18. TheInvisibleSun

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    I've been searching or them but I haven't been able to find them yet. I can try and draw them, if someone could supply me with the stage models.
     
  19. Palas

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    I found it more appropriate to bring this discussion here.

    Linearity is not the only reason why Sonic Adventure's is poor to me. It's a matter of gimmick and challenge placement. Challenge is, well, non-existent (the game will always kill you ith bottomless pits) and the gimmicks - I'm counting loops here - appear, like, once in the stage and are never seen again. If it wasn't automated as it is, I ouldn't mind. But everything looks introductory in this game. It looks less like an amusement park and more like a walk in the shopping center - except with security guards pushing you forwards so that you don't stop at one showcase.

    Fun? yes, naturally. But any game can be fun, and every game MUST be fun. It's the least they can do. And I feel Sonic Adventure is fun in the same way a racing game could be fun.
     
  20. Hukos

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    As someone who has played old school Castlevania and Megaman games to death, bottomless pits are something I'm quite used to, so they've never really bothered me in 3D Sonic games. Hell, even Sonic 1 has a decent amount of bottomless pits, moreso than people give credit for (Marble and Labyrinth are the only levels in the game without bottomless pits).

    Loops were a very minor factor in my enjoyment of the classic Sonic games. Hell, I've never understood the fascination with them. They're nice to look at, and they show off the physics of the classic Sonic games well enough, but when I go look back at why I enjoy them so much, loops are not something I think of.

    As for gimmicks, the structure of how the levels were setup I think allowed the game to get away with a lack of said gimmicks. Like previous Sonic games, Sonic's levels (Which is what I'm basing Sonic Adventure level design based off of) are split into multiple sections each, and each section has it's own theme even within the same level. Take Red Mountain, for instance. The first section has Sonic racing to the outside of the mountain chasing down the Egg Carrier while maneuvering around the dangerous heights of the mountain itself. The second section has him traveling inside the volcano, which has it's own theme and vibe separate from the first section so there really isn't a need to have any kind of gimmick, as the change in location makes it so a gimmick is not really needed (Unless rising lava counts as a gimmick, though it's kind of a staple in lava levels in every platformer ever). Not to mention Sonic Adventure's Sonic levels are quite brief and short, making it so gimmicks will have very little lasting effect (Sonic 2 also shares this. So many levels are so brief that the supposed gimmicks present in Sonic 2 have very little effect whatsoever).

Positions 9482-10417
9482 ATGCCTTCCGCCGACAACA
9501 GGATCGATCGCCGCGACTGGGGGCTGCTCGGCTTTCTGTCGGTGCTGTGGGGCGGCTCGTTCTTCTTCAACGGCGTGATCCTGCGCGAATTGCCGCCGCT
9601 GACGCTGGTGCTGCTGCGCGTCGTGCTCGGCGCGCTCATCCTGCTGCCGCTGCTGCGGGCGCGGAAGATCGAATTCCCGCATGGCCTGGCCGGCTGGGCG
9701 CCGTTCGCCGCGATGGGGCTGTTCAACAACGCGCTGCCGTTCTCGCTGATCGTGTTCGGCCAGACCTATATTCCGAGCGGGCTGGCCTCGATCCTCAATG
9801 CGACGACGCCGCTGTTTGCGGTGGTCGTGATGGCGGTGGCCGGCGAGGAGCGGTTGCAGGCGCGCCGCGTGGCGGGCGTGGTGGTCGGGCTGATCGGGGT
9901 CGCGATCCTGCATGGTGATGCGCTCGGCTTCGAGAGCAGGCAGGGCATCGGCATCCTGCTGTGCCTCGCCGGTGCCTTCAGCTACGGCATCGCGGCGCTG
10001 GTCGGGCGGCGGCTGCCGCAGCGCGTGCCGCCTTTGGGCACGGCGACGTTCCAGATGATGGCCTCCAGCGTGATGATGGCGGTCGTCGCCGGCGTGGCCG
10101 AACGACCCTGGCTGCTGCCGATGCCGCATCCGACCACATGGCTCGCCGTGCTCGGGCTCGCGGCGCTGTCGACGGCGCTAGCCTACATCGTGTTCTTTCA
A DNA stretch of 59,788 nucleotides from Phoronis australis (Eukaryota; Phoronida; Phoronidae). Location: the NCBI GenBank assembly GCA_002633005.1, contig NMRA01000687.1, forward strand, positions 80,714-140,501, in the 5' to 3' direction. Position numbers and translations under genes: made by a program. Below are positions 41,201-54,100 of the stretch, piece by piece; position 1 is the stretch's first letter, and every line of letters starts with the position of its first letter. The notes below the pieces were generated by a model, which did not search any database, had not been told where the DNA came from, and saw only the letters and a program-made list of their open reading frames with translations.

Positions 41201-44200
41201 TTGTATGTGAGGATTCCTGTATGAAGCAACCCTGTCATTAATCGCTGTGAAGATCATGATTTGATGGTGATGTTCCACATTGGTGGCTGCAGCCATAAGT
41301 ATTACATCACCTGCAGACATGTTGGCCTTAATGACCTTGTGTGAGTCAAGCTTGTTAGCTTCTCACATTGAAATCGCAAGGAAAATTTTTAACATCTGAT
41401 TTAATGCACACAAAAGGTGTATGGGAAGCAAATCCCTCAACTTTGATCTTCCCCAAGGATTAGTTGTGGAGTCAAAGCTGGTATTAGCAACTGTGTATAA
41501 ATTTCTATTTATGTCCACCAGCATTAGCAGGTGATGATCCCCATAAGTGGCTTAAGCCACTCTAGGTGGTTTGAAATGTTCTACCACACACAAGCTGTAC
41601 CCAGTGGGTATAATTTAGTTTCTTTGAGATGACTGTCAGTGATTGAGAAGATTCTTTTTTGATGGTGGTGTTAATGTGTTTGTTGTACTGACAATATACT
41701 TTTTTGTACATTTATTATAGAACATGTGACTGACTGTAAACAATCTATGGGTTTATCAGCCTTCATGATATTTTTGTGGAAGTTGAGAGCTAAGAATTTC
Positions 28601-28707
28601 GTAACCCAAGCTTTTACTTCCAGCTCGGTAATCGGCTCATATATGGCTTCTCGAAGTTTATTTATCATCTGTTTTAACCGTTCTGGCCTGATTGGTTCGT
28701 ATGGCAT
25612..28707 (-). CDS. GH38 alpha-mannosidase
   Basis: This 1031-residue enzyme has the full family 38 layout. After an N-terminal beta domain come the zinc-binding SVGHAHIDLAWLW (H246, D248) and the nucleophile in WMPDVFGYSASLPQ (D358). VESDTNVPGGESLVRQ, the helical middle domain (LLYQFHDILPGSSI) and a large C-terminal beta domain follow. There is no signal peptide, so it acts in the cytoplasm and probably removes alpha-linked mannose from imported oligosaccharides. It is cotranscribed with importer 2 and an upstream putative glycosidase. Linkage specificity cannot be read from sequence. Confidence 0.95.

Automation? Honestly, I never felt like the levels were automated. If you mean linear, again, I don't think linear design is a bad thing (I don't mind non-linear design either). In fact, I'll be frank here, I tend to prefer linear over non-linear design. The classic Sonic's tend to be an exception because knowing where to go is not an issue despite their non-linear design, you can continue to go forward and be just fine if you don't give a fuck about collecting mass amounts of rings or extra lives. Or if you're feeling adventurous, you can explore the levels to your liking and collect everything you want to. But linear level design bothers me not at all. I've played Megaman 2 about 100 something times, and I have always gone through Metalman's stage first, and it's always done the exact same way every time (Because the level design is about as linear as you can get, minus the optional E-tank). And I don't mind that at all because it's a damn fun experience, regardless of how many times I've gone through it.

    So with all this in mind, Sonic Adventure's level design does not bother me in any way whatsoever. Is it different from how the classics presented themselves? Absolutely. But it's a 3D game, not a 2D one, so I'm willing to allow some compromises in light of this. It's a new game, a new era. I don't want classic 2D rehashes forever despite how good they were, even if it means moving away from what the classics did. But hell for an example, people love the shit out of Ocarina of Time and the way OoT handles dungeon design and the overworld is quite different from that of Link to the Past (For the record, I think OoT's overall design is incredibly poor in comparison to LttP and just about every other game in that franchise, but that's a discussion for another time!)